Nipe Tumaini: Fun With Fingerpaint

The Media Team got to spend four days with the Nipe Tumaini family, and we’re excited to share about it with all of you! This is the first in a short series of four blog posts we created so you can experience a bit of the contagious joy we found deep in the rural Rift Valley.

Eleven kids is a lot of kids in one household, and Benson and Eunice Mungai are very intentional in their efforts to make sure that each child knows how unique and special they are. It is obvious that these kids’ personalities, quirks, and needs are seen and valued.

We brought some art supplies so that we could do a project with the kids that reinforced this theme. While they were at school, we set up paper and paints to surprise them when they got home. They walked in the doors very curious about what their visitors were up to, and listened intently as we explained.

Jen Johnson had the kids look really closely at the swirls and lines of their fingerprints, explaining that nobody else in the whole world has the exact same pattern. As soon as she said the verse from Psalm 139 about being “fearfully and wonderfully made” by God, they all started singing! One of the songs they learned at school has that exact verse in it.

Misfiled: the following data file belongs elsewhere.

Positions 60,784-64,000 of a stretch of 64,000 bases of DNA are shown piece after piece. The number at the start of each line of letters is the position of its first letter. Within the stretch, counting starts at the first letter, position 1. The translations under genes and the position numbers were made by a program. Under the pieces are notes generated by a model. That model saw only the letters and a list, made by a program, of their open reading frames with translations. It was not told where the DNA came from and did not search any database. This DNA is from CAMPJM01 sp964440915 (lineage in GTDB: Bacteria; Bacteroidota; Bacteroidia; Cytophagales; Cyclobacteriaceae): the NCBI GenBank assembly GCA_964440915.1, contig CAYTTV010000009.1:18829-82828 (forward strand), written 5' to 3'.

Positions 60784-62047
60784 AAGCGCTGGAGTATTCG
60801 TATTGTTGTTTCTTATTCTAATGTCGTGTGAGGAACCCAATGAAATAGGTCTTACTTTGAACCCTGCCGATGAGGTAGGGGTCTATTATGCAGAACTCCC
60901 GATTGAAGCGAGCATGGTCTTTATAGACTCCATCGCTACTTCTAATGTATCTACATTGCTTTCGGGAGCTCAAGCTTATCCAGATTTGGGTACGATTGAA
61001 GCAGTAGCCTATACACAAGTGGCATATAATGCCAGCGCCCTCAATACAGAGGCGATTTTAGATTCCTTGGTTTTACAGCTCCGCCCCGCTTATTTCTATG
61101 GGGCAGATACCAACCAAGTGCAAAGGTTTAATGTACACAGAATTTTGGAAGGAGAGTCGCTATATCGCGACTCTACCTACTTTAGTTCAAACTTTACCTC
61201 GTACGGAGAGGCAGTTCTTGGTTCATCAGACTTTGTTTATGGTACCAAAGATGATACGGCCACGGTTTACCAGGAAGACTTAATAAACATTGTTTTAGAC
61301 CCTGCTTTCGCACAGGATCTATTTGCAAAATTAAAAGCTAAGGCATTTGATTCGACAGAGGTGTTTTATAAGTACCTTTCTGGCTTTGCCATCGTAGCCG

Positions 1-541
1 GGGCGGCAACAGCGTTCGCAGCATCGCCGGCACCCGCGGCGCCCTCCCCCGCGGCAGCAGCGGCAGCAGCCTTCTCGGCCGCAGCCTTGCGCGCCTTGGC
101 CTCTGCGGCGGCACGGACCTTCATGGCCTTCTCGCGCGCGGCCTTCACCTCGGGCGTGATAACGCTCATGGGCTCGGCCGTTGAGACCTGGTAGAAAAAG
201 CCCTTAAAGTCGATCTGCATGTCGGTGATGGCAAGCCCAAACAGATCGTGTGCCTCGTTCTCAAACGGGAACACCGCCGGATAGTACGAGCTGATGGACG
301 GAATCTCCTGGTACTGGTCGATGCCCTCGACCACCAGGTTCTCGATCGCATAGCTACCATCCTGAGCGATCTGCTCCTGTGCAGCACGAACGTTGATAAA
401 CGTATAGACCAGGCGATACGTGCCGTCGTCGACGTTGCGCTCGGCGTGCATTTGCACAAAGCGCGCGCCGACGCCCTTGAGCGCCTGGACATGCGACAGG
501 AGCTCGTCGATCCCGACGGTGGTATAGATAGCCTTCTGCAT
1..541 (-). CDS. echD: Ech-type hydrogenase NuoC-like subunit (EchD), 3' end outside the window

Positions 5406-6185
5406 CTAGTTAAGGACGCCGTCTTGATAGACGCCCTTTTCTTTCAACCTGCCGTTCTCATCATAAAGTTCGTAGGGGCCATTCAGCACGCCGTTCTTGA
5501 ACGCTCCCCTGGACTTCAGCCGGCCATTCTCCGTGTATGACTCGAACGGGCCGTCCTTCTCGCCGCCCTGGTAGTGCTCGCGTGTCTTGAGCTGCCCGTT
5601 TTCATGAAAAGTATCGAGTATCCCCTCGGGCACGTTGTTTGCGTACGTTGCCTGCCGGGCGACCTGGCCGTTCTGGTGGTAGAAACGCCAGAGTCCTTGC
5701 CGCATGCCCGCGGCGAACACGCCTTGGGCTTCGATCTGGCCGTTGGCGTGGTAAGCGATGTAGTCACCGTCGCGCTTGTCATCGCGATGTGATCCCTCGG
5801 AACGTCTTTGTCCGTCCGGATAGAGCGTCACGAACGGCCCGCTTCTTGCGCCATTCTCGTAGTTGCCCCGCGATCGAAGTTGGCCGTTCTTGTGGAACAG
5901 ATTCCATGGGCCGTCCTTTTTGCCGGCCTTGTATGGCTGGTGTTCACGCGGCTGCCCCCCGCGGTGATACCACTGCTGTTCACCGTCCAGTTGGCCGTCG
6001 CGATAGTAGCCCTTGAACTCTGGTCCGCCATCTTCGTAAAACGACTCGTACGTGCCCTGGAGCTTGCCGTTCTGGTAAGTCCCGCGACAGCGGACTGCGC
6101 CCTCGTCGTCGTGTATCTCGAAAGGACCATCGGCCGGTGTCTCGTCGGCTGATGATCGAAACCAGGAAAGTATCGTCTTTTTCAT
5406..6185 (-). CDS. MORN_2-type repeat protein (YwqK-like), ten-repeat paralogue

One by one, they got a chance to choose a color and have their hand covered in cold squishy finger paint. Some giggled, some were tempted to pull away, some were still and silent as they processed the sensation. All of them had wide-eyed smiles as their hand was lifted from the paper and they saw the print left behind.

Each of them made a handprint gift for their Lahash sponsors for Christmas, and contributed to a more free-form project of decorating two big posters of the Lahash tree logo with handprint “leaves.” They also got to work on letters for their sponsors, which gave a few of the older kids a chance to proudly show off their new handwriting skills.

By the time all was said and done, there was paint in some unintended places, but the intended purposes had been achieved quite well: creative expression, childlike wonder, and a celebration of the unique way each one of them is created in the image of God.

Jen Johnson